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The hotel formerly known as the Holiday Inn Express on Club House Drive in Shelbyville, now operating as the Ritz Inn and Suites, was sold at auction Thursday for just less than $3 million.
The Federal Deposit Insurance Corporation had taken the hotel into receivership last month because its former owners, JMG Hospitality LLC, owed more than $2 million in defaulted loans and also had been delinquent on its property taxes.
The bids opened at $1.5 million, and prospective buyers had to put down at least 10 percent of the purchase price and close the deal by Jan. 7. Each of 13 potential bidders had to be registered.
The auction, held at the hotel by Accelerated Marketing Group headquartered in Atlanta, was not a public auction but was targeted toward select prospective buyers, said Tom Karris, regional director for AMG.
"We have 13 registered bidders here today, from all over the country, including Kentucky, Georgia and Texas, all with a cashier's check for a hundred-thousand dollars,” he said. "Somebody's going to get a great deal."
The building was sold in less than 15 minutes, to Jay Dholakia of Louisville for $2.77 million. The total purchase price, which included a 6 percent buyer's premium, came to $2,936,200.
Dhonakia, who said he owns no other properties, said he hopes to be able to bring the hotel back into the Holiday Inn family.
"I have to talk to Holiday Inn and see how that will go," he said.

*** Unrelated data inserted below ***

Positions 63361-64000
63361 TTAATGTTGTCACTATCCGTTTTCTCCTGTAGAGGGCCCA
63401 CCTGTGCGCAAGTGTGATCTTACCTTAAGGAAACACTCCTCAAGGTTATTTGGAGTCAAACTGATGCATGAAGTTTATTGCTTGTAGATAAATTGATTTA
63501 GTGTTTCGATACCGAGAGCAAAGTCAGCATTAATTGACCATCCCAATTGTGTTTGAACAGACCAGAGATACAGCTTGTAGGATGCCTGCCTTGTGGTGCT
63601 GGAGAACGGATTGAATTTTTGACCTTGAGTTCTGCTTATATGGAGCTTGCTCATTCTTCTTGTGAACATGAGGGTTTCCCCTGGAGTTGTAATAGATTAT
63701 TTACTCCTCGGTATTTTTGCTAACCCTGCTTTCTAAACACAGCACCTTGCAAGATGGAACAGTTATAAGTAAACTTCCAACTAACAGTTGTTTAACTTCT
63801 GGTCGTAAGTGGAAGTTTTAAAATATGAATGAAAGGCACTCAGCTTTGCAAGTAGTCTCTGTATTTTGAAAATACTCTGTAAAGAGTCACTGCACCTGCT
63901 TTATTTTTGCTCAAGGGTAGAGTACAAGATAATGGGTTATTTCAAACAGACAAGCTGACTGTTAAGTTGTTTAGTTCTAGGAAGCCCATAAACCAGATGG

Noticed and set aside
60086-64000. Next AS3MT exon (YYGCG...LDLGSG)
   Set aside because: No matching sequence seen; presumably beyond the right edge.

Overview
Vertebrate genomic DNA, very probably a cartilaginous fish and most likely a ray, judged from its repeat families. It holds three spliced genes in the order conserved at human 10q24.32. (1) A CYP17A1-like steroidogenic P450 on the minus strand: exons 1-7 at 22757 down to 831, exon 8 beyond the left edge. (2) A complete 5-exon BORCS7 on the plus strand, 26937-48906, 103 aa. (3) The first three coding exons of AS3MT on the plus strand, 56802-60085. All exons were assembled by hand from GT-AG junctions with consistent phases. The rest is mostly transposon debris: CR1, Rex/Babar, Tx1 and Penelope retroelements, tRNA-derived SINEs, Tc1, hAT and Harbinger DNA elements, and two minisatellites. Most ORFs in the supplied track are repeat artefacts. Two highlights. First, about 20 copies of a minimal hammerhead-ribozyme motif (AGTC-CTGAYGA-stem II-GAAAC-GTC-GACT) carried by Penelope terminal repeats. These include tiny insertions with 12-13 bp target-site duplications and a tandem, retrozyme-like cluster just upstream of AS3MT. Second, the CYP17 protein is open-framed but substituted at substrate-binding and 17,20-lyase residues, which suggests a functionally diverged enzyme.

The hotel, which, with 88 rooms, was once Shelby County’s largest, had been through much turmoil this year. It had been closed by the state because of delinquent taxes, was cutoff by pubic utilities for nonpayment of bills, been through ownership changes among business partners, saw its franchise withdrawn by Holiday Inn for nonpayment of fees and endured miscellaneous other problems.
Tourism Director Charlie Kramer, who was present at the auction, said bringing the hotel back into the Holiday Inn franchise would be very important to the success of the inn.
"Being opened again under a branded name is essential," he said. "It's been running as a no brand; it doesn't have any reservation systems. If they're branded, they're tied into the reservation system of that brand. They're not getting anything here now but walk-ins. Holiday Inn has one of the best reservation systems, both nationally and internationally."
Although Kramer said he thought the hotel went for less than what he would have thought, Dhonakia had the opposite reaction.
"The bidding went a little higher than I thought it would, but overall, I am happy with it," he said.
Kramer said that in addition to the purchase price, one has to factor in the cost of renovations, which could be very costly.
"He may have to spend a sizeable amount to do whatever rehab has to be done," he said. "Just putting another sign up can cost another 35-40 grand."
Kramer added that when and if the new owner gets the hotel back under a recognized name, then the tourism commission can work with him.
"What we do, as soon as they're up and operating under a new brand or a rebrand, they go back on our Web site [www.shelbyky.com]," he said.
Kramer said another reason he hopes the inn reverts to Holiday Inn is that he already has a lot of literature from when the inn was going under that name.
"We're hoping that they stay Holiday Inn because it's already in our brochures, and we have a year's supply of those, and that would be helpful to us," he said.